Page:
Senigallia, according to its history by Marinella Bonvini Mazzanti (Urbino, Quattro Venti, 1998), was either occupied or founded by the Gauls sometime in the fifth or fourth century BC. It was then turned into a Roman colony in 290-280 BC. Although the intention of the Romans was to obliterate all traces of the Gauls, they clearly didn’t succeed, as Mazzanti remarks that many words of Gallic derivation still form part of the local dialect. (Annoyingly, she doesn’t list any of them.) Apparently, many of the soldiers who defeated Hasdrubal in the battle of the Metaurus (see previous blog) came from Senigallia. In 82 BC the city was sacked by Pompey the Great, who was then Sulla‘s general, as a punishment for having sided with Sulla’s enemy Marius. In 42 BC Roman veterans were settled on Senigallese territory.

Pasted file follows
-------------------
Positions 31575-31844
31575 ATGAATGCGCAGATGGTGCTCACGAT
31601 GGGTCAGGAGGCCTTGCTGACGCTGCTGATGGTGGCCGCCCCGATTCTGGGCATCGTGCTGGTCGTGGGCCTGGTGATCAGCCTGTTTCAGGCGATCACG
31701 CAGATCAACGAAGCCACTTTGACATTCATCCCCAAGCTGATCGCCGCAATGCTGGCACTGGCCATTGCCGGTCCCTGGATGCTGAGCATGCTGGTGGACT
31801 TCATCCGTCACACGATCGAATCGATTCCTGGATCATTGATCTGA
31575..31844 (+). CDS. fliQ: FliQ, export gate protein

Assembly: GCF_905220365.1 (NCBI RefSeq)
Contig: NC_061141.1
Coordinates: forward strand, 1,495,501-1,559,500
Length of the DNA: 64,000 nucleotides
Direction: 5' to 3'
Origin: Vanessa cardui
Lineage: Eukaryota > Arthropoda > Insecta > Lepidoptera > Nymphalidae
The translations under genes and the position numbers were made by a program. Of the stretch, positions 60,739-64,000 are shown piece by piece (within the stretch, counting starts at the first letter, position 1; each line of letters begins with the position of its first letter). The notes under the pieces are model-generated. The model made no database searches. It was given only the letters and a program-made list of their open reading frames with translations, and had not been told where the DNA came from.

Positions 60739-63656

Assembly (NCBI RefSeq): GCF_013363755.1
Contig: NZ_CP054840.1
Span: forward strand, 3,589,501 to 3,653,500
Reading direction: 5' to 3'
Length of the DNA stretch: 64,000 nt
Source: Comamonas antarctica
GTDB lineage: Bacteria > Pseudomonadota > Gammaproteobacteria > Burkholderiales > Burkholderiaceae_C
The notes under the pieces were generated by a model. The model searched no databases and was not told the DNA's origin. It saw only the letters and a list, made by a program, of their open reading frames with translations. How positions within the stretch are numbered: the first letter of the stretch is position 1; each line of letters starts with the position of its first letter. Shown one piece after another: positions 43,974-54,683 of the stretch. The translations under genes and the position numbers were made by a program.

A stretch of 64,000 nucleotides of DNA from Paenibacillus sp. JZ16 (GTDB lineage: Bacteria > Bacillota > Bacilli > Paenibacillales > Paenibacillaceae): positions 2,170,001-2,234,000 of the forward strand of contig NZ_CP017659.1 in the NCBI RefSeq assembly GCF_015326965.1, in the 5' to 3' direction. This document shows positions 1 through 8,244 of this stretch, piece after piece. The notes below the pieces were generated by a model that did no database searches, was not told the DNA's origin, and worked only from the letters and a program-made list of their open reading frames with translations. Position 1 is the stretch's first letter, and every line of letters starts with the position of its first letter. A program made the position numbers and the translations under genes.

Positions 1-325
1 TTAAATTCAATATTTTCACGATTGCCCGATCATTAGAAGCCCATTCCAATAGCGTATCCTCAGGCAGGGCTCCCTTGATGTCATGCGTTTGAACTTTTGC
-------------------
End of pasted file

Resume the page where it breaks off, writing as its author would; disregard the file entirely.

After that Senigallia disappears from classical history until 365 AD, when the emperors Valentinianus and Valens promulgated a joint decree there, forbidding the construction of new buildings but urging the inhabitants of Roman municipia to repair their old town buildings.